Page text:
Sigma 24–105mm f/4 Art: Convenience in Art

Sigma 24–105mm f/4 DG OS HSM Art

Sigma 24–105mm f/4 DG OS HSM Art

Shridhar Kunte tests the Sigma 24–105mm f/4 DG OS HSM Art lens to see if the Art branding can extend its magic to full frame zooms as well.

As the megapixel war is becoming intense, there is a clear need for lenses that will give full justice to high-resolution sensors that are now going well over 20 and even 30MP. While both Canon and Nikon have proprietary f/4 standard zooms, Sigma’s Art series lens is expected to maintain the quality, while being at a lower price. To see whether the lens fulfills this promise well, I decided to test it on the Canon EOS 6D.

The lens is primarily meant for full frame users. Of course, cropped sensor owners can mount the lens, but it does not make much sense as there are less expensive, lighter options that cover similar focal lengths for them.

With a zoom ratio of 4.3x, the lens construction is extremely complex. The lens has as many as 19 elements in 14 groups, out of which seven are made of special optics. These elements are coated with a special coating that improves light transmission and offers superior colour consistency and reduces flare. The overall length of the lens varies while zooming, but focusing is completely internal. The Hyper Sonic Motor allows faster noiseless focusing with full time manual focus override. The lens accepts 82mm filters. This is a real pain in India, as 82mm filters are not only expensive, but also difficult to find.

High quality engineering plastic and metal is used extensively in the construction. With the overall weight of 885g, this lens is heavier by 215g, as compared to the Canon 24–105mm f/4 IS! This, in conjunction with the metal mount, gives an overall robust feel.

So while the Sigma harmonises well on the 5D Mark III, it feels rather odd on the smaller bodies like the 6D. In hand, the lens feels well built and solid. I can easily say that the build quality is closer to a Zeiss lens, rather than a Canon.

When the lens is at 24mm focal length, it shrinks to a decent size, thus making it easy to carry in a bag. The manual focus ring is placed behind the zoom ring and is rather narrow, but it offers good damping. The focus ring is having an angle of rotation of approximately 95° in which the lens covers entire focusing range.

The zoom ring is large enough to grip. While carrying the 6D with the lens on a Black Rapid strap, I did not encounter any lens creep. The focusing scale is cramped in a single small window, but the magnification scale is absent. Unfortunately, there is neither DOF indication nor infrared focus index.

On the 6D, the autofocus is reasonably fast, but not as quick as the proprietary lens. That said, the AF is very accurate and the images produced by the lens are tack sharp. The minimum focusing distance that this lens offers helps get impressively close and still get excellent results. The sharpness is very good at the centre throughout the entire aperture range.

I was a little worried to see the light falloff while shooting wide open at 24mm. It is most visible at the mid range of the focal length. If this is of concern to you, you must stop down by at least two stops or correct the image in software.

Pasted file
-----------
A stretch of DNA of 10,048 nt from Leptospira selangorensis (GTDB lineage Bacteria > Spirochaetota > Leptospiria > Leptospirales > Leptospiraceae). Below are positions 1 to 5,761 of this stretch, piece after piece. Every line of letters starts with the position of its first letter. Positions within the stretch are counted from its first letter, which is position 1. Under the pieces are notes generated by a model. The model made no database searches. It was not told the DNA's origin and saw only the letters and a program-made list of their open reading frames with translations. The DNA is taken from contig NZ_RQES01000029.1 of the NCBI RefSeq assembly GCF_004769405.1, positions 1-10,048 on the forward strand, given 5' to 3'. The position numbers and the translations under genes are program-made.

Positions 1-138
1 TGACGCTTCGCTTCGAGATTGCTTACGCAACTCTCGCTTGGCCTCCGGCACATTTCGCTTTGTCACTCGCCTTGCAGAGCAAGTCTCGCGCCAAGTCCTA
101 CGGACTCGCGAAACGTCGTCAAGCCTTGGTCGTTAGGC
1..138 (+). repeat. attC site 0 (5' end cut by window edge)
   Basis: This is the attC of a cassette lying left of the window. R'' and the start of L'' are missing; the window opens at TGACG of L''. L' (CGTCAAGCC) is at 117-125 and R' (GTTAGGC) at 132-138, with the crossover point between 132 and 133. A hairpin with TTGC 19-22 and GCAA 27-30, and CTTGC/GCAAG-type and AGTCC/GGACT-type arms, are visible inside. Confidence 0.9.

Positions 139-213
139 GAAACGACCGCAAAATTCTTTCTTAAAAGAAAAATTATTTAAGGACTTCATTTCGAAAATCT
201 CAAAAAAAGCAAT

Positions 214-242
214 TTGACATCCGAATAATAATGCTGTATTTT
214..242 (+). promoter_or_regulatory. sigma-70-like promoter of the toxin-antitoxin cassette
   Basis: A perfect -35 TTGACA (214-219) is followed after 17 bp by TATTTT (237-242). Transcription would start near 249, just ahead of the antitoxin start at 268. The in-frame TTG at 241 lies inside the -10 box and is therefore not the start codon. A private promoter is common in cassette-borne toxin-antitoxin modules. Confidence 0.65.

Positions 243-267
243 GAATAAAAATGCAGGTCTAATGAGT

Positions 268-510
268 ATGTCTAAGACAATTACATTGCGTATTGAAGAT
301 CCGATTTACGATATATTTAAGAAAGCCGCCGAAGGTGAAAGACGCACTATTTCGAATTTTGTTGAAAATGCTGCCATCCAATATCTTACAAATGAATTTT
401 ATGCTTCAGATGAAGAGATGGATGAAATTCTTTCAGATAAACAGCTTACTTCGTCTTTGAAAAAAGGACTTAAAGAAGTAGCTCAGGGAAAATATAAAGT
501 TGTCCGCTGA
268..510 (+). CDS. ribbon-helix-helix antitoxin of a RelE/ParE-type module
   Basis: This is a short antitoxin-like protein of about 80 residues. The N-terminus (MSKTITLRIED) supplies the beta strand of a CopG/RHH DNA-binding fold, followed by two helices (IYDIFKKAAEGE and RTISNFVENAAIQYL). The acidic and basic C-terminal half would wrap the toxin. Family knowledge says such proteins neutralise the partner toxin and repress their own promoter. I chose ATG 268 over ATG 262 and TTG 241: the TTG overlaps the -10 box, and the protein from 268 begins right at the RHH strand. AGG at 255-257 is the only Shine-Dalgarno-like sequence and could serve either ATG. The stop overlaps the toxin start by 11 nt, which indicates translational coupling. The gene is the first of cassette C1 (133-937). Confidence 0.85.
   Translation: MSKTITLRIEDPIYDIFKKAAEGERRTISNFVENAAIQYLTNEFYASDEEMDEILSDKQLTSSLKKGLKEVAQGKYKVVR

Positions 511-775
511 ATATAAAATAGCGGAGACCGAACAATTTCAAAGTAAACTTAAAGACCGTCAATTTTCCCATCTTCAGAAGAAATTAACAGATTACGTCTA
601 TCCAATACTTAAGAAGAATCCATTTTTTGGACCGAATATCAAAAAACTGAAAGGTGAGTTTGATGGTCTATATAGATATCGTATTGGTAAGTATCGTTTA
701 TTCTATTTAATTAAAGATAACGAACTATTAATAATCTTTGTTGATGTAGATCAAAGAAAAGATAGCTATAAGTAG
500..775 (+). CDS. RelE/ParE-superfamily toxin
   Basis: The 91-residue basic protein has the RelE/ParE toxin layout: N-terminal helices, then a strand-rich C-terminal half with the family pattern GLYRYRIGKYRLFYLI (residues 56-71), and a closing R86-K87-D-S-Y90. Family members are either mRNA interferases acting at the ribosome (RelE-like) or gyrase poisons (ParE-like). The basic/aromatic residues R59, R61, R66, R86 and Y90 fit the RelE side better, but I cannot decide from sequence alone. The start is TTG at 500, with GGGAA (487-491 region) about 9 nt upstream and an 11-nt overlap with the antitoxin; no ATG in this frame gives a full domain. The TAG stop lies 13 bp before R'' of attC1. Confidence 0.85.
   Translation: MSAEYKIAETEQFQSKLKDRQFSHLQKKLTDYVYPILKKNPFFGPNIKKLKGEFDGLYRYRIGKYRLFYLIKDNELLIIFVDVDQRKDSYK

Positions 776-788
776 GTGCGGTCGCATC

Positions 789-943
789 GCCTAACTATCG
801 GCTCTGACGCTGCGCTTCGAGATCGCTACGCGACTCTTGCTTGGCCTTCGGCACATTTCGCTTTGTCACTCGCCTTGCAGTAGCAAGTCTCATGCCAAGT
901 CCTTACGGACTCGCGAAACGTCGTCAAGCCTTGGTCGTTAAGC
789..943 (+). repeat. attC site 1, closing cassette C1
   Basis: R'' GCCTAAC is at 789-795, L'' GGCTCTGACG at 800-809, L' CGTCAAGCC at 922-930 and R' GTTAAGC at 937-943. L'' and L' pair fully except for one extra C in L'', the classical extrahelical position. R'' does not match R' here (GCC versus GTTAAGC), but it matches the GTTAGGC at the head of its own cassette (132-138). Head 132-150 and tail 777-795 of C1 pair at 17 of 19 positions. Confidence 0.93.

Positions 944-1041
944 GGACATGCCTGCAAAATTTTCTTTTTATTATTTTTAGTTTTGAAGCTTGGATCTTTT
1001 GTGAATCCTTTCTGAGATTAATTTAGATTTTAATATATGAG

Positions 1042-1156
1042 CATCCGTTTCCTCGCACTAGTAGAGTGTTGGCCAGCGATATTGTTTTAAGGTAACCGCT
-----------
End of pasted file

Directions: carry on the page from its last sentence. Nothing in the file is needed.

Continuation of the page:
The against-light performance is exactly what we expect from an Art series lens—top notch. There is some visible chromatic aberration, but this is only in the RAW files and only in extreme situations.

Centre-to-edge sharpness is excellent and the lens manages to resolve a lot of detail. Exposure: 1/640sec at f/1 (ISO 6400). Photograph/Shridhar Kunte

Centre-to-edge sharpness is excellent and the lens manages to resolve a lot of detail. Exposure: 1/640sec at f/1 (ISO 6400). Photograph/Shridhar Kunte

At 24mm, the lens exhibits noticeable barrel distortion. When zoomed in to 35mm, the distortion eases out. Finally, at 105mm, pincushion distortion sets in. The bokeh is smooth.

Along with quality the other main factor while buying the lens over the camera’s kit lens is the cost. Here the Sigma lens is priced at Rs 69,990 which is slightly lower than Canon’s equivalent and much cheaper than Nikon’s 24–120mm. Of course, Canon users who are buying a new camera can buy the proprietary lens as a part of the kit, which works out to an even cheaper deal.

If you fall in that category, you can stick to the Canon kit lens, but for others, the quality combined with the superior build and lower price tag make this an effective package deal. It is not a flawless lens, and not nearly as good as the other Art lenses. But it does a great job of combining convenience with good quality, as long as you keep its optical flaws in mind and do not mind the extra weight.

Final Ratings
Stabilisation, silent HSM motor, convenient zoom range, filter diameter rather large

Excellent sharpness, decently fast AF but not the best, vignetting visible, some distortion

Build Quality
Brass mount, metal and high grade plastics

Wide rubberised rings, large AF/MF switch, full-time manual focus override

Warranty & Support
Limited number of service facilities

Value For Money: 3.5/5

Who should buy it?
Full frame owners who need convenience and did not buy a standard zoom with the kit.

At the price for the kit package, the Canon 24–105mm is a better deal, but if you bought your camera body only, you should strongly consider this Sigma.

Tags: Shridhar Kunte, Sigma, March 2014, sigma lens review, Sigma 24–105mm f/4 DG OS HSM Art, Sigma 24–105mm f/4 DG OS HSM Art review, Sigma 24–105mm f/4 DG OS HSM Art price india, sigma art lens, sigma full frame lens